Secrets to swinging (not that sort)

Discussion in 'Technique [BG]' started by Zerozeddy, Nov 28, 2005.

  1. When I write stuff it always has a driving feel - i.e. I can do rock and funk fairly well. But I can't write things that swing properly. This either because I simply don't have a swing bone in my body*, or because I'm missing a trick... e.g. I automatically put an emphasis on the first beat of the bar, whereas jazzy rhythms might sound (erm) jazzier if you put that accent elsewhere.

    * being English and 35 and growing up with the likes of AC/DC, NWOBHM and favouring prog rock.
  2. EPrendergast


    Sep 23, 2005
    Wales, UK
    Funny problem - I was having a jam with a prog style guitarist the other day and he accused me of putting too much swing in.

    Listen to some Sinatra and Simone - Those double bass players make some interesting use of doublettes and missing out beats to get the body moving. They use tricks like dropping the 1 in certain bars and other swinging tricks... they add challenge and resolution in all sorts of interesting ways whilst still keeping it simple and holding down the track.
  3. AGCurry

    AGCurry Supporting Member

    Jun 29, 2005
    St. Louis
    Yes, the best advice I can give is to listen - closely and a lot - to swing music.
  4. brake


    Jun 23, 2003
    Nova Scotia, Canada
    make friends with the 2 and the 4.
  5. LowEndLobster

    LowEndLobster Bass reviewer and youtube dude guy.

    Oct 29, 2003
    Northern MA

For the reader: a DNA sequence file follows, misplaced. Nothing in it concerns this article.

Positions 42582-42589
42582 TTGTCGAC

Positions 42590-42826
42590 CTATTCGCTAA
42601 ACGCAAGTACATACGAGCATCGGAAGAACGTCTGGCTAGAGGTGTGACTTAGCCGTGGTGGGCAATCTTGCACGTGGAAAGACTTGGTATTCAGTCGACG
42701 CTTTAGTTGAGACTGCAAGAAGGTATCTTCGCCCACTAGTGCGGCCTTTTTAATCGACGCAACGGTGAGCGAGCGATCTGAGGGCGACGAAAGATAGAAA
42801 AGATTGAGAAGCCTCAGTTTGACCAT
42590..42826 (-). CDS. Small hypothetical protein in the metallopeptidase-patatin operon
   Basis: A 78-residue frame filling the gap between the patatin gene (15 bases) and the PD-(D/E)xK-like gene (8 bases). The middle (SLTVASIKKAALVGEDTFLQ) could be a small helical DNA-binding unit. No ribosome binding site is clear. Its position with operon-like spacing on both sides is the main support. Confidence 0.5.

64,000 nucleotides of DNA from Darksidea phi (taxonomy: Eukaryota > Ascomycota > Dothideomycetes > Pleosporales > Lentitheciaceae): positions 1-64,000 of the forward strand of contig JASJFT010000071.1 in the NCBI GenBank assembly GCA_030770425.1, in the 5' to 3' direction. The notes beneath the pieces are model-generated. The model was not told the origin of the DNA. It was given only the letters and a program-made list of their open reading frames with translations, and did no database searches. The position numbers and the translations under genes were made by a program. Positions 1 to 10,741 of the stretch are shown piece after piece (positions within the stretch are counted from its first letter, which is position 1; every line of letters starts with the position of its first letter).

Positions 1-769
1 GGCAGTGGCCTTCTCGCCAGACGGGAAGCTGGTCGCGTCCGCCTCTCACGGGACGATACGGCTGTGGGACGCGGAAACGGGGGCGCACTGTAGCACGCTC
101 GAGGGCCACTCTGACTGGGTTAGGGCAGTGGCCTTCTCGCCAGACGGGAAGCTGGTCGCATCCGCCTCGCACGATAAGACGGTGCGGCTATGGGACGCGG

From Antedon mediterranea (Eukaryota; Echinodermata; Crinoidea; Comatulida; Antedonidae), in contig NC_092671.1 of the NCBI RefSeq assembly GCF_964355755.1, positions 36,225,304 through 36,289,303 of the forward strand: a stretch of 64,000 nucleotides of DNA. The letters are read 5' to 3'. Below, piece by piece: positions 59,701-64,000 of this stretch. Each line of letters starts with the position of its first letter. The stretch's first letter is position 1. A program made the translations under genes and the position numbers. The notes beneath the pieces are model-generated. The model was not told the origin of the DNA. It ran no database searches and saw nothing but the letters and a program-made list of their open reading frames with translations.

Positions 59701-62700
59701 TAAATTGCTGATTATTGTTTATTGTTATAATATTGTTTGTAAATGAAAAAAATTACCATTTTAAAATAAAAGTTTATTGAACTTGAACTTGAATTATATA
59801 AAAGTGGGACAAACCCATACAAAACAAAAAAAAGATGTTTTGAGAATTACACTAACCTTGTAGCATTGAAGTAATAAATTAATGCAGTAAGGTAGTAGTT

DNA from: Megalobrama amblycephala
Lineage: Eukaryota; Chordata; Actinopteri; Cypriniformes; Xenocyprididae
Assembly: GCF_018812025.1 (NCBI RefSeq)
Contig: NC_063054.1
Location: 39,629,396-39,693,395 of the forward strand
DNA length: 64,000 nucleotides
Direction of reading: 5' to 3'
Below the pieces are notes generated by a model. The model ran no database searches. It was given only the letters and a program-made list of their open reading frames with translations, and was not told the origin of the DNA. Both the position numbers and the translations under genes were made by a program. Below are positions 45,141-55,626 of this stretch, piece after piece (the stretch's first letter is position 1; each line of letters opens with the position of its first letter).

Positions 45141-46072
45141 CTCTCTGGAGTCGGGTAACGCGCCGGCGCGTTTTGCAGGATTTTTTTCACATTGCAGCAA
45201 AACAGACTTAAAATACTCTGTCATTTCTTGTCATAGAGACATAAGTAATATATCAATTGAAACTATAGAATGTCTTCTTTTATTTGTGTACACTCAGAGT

^ What he said.
  6. teachbass


    Dec 13, 2004
    Listen to Glen Miller, Duke Ellington, Miles Davis and The Oscar Peterson Trio.

    Also....put foam underneathe the strings at the bridge to get the right decay. Foam does the trick everytime. A double bass has a quick decay and an electric bass has sustain that messes with the feel.
  7. AGCurry

    AGCurry Supporting Member

    Jun 29, 2005
    St. Louis
    While the emphasis of the upbeats is present in a lot of swing music, it is not the characteristic which defines swing, and it doesn't really have much to do with playing bass in swing music, where you will want to maintain either a consistent attack across the beats (4-beat swing) or an emphasis on the downbeats (2- and 3-beat swing).
  8. WillBuckingham


    Mar 30, 2005
    Teachbass, I'm not sure I agree with you on the foam thing or the statement about upright bass. I don't think that you need to lessen your sustain to acheive more swing. I just saw James Singleton on Friday nite and he definitely gets more sustain out of his upright than a lot of electric players do, and he was definitely swinging hard.
  9. WalterBush


    Feb 27, 2005
    Yuma, Az
    Full disclosure, I'm a certified Fender technician working in a music store that carries Fender, Yamaha, and Ibanez products among others.
    The time "feel" is everything. Most swing has the bass player on top of the beat, pushing the drummer and the rest of the band, without rushing. I'm not sure if there's a science to it or not, but if your drummer can groove that way, it sounds and feels fantastic.
  10. teachbass


    Dec 13, 2004
    There are many ways to achieve "the sound" one hears on recordings and in our heads.

    The best way to swing is to listen to recordings that swing and then to play with people that swing.

    We can all agree on that.

    Have fun.
  11. Wrong Robot

    Wrong Robot Guest

    Apr 8, 2002